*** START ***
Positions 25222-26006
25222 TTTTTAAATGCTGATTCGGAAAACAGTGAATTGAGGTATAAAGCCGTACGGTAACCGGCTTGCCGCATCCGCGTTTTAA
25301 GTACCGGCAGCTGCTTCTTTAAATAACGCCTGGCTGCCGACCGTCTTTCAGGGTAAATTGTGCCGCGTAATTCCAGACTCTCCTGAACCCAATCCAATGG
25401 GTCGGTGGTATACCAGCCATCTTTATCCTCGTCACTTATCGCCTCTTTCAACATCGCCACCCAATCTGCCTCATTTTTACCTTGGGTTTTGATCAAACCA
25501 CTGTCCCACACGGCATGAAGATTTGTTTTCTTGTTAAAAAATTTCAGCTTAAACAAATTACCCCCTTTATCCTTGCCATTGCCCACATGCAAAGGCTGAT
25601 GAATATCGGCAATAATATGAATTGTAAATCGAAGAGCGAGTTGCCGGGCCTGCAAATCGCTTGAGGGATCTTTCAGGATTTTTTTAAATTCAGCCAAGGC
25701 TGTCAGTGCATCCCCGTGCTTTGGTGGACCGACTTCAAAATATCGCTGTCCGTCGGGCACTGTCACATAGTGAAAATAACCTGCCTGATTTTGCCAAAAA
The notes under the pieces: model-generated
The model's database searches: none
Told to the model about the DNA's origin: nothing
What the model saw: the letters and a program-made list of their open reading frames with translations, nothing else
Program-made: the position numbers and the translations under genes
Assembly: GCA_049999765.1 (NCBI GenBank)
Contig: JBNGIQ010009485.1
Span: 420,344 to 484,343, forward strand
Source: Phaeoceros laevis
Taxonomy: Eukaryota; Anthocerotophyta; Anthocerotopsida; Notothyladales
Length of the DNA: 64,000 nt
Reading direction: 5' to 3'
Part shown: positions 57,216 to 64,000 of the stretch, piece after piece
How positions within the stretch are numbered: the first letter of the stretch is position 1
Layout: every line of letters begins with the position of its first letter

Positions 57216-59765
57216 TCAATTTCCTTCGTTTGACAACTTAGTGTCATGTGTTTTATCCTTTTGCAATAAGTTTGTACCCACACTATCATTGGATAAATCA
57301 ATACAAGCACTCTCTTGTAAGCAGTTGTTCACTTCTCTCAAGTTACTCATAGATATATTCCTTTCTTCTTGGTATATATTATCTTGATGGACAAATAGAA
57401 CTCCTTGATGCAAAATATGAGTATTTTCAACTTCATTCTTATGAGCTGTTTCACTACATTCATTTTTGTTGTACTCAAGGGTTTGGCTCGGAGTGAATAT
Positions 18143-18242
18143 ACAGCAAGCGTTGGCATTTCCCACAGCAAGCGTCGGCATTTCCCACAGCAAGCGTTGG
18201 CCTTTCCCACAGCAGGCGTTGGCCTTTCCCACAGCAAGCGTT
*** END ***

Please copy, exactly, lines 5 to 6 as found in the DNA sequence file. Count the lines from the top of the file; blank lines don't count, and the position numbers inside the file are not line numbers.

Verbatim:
25501 CTGTCCCACACGGCATGAAGATTTGTTTTCTTGTTAAAAAATTTCAGCTTAAACAAATTACCCCCTTTATCCTTGCCATTGCCCACATGCAAAGGCTGAT
25601 GAATATCGGCAATAATATGAATTGTAAATCGAAGAGCGAGTTGCCGGGCCTGCAAATCGCTTGAGGGATCTTTCAGGATTTTTTTAAATTCAGCCAAGGC